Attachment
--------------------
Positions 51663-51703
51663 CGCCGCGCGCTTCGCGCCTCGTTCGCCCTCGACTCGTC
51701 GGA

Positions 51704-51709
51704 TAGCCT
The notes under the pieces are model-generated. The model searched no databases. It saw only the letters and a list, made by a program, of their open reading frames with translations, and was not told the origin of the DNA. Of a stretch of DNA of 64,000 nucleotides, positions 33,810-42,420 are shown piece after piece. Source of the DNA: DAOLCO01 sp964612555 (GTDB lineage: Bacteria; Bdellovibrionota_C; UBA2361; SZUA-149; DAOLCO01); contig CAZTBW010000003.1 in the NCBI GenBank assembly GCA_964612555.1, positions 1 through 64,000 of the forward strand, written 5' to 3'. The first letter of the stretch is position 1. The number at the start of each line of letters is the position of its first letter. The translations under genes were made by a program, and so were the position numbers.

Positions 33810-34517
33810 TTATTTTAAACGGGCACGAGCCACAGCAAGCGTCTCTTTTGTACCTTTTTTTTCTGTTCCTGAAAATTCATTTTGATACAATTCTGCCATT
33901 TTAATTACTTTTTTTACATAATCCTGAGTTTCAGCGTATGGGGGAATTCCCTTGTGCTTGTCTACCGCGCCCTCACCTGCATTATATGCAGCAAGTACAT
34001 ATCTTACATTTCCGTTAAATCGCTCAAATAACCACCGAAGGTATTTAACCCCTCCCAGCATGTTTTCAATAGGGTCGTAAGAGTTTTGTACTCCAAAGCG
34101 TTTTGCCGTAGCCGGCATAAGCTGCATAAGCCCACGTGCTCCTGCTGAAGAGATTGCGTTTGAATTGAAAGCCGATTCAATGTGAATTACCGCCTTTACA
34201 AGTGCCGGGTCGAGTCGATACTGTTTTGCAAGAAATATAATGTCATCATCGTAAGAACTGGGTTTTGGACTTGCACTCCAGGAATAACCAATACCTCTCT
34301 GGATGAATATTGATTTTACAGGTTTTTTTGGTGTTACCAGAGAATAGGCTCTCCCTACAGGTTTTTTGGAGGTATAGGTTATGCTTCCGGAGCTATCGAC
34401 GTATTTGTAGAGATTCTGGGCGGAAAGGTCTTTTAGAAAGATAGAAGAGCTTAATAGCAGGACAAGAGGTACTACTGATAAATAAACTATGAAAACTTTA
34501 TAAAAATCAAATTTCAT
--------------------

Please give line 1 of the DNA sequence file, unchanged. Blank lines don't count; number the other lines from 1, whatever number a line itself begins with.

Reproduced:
Positions 51663-51703